The entertainment industry has a long and sorry history of treating customers like criminals
, despite plenty of evidence that suggests that treating customers like criminals makes them more
likely to act like criminals, rather than less. SteveD writes in with an example out of the UK, where the proprietor of a small shop decided that his store should be open the day after Christmas, but he didn't want his employees to have to work -- and he didn't want to work either. So, he opened up the shop, put up a note and a box for people to put money in and left the shop entirely unstaffed
. It actually worked out well. He made a fair bit of money and didn't find any damage or products stolen.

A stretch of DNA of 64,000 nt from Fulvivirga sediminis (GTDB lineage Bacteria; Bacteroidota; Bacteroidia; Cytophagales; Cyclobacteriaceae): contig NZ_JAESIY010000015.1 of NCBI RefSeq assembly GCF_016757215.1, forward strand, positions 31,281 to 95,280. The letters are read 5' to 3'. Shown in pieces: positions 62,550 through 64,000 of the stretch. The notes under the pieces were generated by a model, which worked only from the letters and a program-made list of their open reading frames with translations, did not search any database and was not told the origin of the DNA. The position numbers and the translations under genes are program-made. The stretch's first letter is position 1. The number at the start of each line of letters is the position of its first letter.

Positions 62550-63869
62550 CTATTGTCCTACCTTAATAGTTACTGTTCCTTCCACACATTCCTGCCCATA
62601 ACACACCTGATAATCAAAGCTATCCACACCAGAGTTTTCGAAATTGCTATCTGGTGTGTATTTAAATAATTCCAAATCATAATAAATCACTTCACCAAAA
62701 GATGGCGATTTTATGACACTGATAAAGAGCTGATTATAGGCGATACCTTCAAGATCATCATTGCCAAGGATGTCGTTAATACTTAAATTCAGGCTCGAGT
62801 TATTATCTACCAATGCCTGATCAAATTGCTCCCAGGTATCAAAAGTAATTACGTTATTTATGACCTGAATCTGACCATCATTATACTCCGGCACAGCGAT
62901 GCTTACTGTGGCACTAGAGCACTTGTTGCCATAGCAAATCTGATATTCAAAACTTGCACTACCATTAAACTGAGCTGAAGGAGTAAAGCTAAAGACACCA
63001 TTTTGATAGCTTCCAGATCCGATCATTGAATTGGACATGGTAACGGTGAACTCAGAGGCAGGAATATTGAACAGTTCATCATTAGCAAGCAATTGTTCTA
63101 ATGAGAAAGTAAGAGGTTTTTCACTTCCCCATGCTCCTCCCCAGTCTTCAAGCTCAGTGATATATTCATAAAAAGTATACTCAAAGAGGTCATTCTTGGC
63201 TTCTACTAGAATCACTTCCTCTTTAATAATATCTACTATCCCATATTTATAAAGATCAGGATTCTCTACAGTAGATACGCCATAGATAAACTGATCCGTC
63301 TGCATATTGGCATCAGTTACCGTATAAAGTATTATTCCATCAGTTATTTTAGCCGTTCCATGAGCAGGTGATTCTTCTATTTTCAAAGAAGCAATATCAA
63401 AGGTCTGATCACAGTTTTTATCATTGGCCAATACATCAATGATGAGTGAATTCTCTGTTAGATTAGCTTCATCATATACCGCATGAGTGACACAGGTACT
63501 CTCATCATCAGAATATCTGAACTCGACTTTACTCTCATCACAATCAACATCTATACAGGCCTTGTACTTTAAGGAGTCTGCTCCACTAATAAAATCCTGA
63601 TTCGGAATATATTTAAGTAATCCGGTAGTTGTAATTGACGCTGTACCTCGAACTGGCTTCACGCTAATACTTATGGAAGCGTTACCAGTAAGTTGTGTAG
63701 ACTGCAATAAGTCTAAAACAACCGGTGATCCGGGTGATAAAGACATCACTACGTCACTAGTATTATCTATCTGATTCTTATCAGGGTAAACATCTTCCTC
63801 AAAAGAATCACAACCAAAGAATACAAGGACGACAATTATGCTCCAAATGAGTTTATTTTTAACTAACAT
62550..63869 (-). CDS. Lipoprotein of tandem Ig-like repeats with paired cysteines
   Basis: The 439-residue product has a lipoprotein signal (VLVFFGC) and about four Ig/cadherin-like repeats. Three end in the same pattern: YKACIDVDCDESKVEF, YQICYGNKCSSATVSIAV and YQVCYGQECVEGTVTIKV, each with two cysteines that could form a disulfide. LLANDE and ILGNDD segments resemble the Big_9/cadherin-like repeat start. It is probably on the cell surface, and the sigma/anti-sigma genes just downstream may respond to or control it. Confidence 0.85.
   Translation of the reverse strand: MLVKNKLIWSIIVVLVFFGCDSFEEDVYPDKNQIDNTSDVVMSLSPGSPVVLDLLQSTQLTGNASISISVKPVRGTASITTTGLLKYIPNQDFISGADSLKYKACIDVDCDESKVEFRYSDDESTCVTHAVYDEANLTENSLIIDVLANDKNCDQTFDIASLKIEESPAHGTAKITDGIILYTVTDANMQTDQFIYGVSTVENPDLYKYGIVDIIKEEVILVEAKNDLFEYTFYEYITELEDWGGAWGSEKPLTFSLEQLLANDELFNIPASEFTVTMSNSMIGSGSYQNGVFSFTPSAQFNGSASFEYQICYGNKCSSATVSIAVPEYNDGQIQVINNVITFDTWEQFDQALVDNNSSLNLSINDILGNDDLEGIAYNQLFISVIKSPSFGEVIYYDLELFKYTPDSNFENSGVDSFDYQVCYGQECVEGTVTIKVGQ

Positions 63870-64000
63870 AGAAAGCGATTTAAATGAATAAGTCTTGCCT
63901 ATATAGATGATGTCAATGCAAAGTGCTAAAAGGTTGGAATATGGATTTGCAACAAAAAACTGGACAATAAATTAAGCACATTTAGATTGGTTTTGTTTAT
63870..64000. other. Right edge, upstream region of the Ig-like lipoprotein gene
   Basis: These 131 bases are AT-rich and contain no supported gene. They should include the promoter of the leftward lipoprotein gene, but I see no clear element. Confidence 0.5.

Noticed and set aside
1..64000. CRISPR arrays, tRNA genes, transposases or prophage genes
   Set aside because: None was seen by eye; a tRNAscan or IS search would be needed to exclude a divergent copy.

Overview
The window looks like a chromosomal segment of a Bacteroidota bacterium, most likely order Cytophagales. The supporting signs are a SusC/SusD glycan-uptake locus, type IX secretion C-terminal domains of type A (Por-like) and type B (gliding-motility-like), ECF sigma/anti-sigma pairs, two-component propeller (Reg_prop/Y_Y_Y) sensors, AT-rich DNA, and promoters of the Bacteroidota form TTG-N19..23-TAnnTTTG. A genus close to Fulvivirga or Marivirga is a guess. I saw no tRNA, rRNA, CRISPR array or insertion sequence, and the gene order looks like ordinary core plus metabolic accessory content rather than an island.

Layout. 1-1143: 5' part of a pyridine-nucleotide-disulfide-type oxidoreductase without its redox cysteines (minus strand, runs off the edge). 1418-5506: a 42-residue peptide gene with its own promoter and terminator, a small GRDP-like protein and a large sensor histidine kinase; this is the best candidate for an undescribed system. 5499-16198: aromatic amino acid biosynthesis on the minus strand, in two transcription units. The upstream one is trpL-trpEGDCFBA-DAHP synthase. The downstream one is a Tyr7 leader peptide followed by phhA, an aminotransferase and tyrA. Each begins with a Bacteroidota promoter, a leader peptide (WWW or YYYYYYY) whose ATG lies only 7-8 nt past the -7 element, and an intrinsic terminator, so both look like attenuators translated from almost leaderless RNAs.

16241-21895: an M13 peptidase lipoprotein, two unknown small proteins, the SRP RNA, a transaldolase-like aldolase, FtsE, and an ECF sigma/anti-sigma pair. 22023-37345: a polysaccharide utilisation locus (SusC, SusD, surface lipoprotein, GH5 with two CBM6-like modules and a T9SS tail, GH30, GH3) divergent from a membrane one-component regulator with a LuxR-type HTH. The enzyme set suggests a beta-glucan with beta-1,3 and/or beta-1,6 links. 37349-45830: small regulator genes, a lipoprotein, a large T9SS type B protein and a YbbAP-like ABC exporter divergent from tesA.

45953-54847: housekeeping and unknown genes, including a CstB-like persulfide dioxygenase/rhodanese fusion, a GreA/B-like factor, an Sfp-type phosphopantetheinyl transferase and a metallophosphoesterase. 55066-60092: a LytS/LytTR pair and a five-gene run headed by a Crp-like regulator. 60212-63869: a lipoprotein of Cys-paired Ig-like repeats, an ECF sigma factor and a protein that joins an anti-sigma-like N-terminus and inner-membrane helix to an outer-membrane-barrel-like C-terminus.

This reminds me, quite a bit, of the Freakonomics story about the "Bagel Man"
who delivered bagels to a variety of office buildings around Washington DC and left out boxes for people to pay. On average, he ended up with around 90% of the money requested, and some interesting lessons in which types of people and companies were more likely to be honest. There's also a scene in the Kevin Smith movie Clerks
where the lead character Dante does the same thing -- though his explanation for why it works is: "Theoretically, people see money on the counter, and no one around, they think they're being watched." And, as his girlfriend notes, this is "honesty through paranoia." I'm not sure which it is, but it seems that there's ample evidence that honest people don't need to be "kept honest" and treating your customers like criminals isn't necessarily a very good idea.